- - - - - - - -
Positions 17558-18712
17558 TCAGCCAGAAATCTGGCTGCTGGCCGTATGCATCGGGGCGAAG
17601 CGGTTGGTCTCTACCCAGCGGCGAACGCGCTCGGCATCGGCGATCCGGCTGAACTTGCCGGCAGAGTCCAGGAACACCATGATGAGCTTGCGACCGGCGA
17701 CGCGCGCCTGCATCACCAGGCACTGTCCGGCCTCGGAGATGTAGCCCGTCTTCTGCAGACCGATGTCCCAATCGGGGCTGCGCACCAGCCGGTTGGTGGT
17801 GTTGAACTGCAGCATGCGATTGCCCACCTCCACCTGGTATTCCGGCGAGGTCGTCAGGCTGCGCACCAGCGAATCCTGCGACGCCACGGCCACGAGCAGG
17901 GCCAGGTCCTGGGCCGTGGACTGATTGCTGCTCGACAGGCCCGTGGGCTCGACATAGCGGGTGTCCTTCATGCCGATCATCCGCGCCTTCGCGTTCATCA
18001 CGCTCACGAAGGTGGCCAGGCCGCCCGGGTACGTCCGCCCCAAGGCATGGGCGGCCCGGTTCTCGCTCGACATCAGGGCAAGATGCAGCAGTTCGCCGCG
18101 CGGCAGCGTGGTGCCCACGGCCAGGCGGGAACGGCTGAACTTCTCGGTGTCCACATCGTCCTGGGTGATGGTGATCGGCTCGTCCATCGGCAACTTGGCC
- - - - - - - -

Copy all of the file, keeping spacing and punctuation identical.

Positions 17558-18712
17558 TCAGCCAGAAATCTGGCTGCTGGCCGTATGCATCGGGGCGAAG
17601 CGGTTGGTCTCTACCCAGCGGCGAACGCGCTCGGCATCGGCGATCCGGCTGAACTTGCCGGCAGAGTCCAGGAACACCATGATGAGCTTGCGACCGGCGA
17701 CGCGCGCCTGCATCACCAGGCACTGTCCGGCCTCGGAGATGTAGCCCGTCTTCTGCAGACCGATGTCCCAATCGGGGCTGCGCACCAGCCGGTTGGTGGT
17801 GTTGAACTGCAGCATGCGATTGCCCACCTCCACCTGGTATTCCGGCGAGGTCGTCAGGCTGCGCACCAGCGAATCCTGCGACGCCACGGCCACGAGCAGG
17901 GCCAGGTCCTGGGCCGTGGACTGATTGCTGCTCGACAGGCCCGTGGGCTCGACATAGCGGGTGTCCTTCATGCCGATCATCCGCGCCTTCGCGTTCATCA
18001 CGCTCACGAAGGTGGCCAGGCCGCCCGGGTACGTCCGCCCCAAGGCATGGGCGGCCCGGTTCTCGCTCGACATCAGGGCAAGATGCAGCAGTTCGCCGCG
18101 CGGCAGCGTGGTGCCCACGGCCAGGCGGGAACGGCTGAACTTCTCGGTGTCCACATCGTCCTGGGTGATGGTGATCGGCTCGTCCATCGGCAACTTGGCC